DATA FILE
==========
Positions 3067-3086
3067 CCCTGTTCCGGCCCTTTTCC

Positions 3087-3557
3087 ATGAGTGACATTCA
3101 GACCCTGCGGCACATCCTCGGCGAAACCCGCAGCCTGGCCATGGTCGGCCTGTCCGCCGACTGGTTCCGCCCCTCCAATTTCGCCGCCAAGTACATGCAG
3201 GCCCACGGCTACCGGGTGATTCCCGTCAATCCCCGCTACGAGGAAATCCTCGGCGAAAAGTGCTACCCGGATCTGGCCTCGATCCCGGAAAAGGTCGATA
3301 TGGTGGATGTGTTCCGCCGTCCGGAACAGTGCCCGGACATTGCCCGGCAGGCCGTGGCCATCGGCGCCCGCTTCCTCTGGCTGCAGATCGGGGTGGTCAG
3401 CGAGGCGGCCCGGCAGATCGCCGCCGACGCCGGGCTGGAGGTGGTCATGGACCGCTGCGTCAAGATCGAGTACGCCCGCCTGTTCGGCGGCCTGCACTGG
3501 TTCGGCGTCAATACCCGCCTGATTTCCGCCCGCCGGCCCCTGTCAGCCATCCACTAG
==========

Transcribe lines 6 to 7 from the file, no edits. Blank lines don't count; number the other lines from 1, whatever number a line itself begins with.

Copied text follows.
3201 GCCCACGGCTACCGGGTGATTCCCGTCAATCCCCGCTACGAGGAAATCCTCGGCGAAAAGTGCTACCCGGATCTGGCCTCGATCCCGGAAAAGGTCGATA
3301 TGGTGGATGTGTTCCGCCGTCCGGAACAGTGCCCGGACATTGCCCGGCAGGCCGTGGCCATCGGCGCCCGCTTCCTCTGGCTGCAGATCGGGGTGGTCAG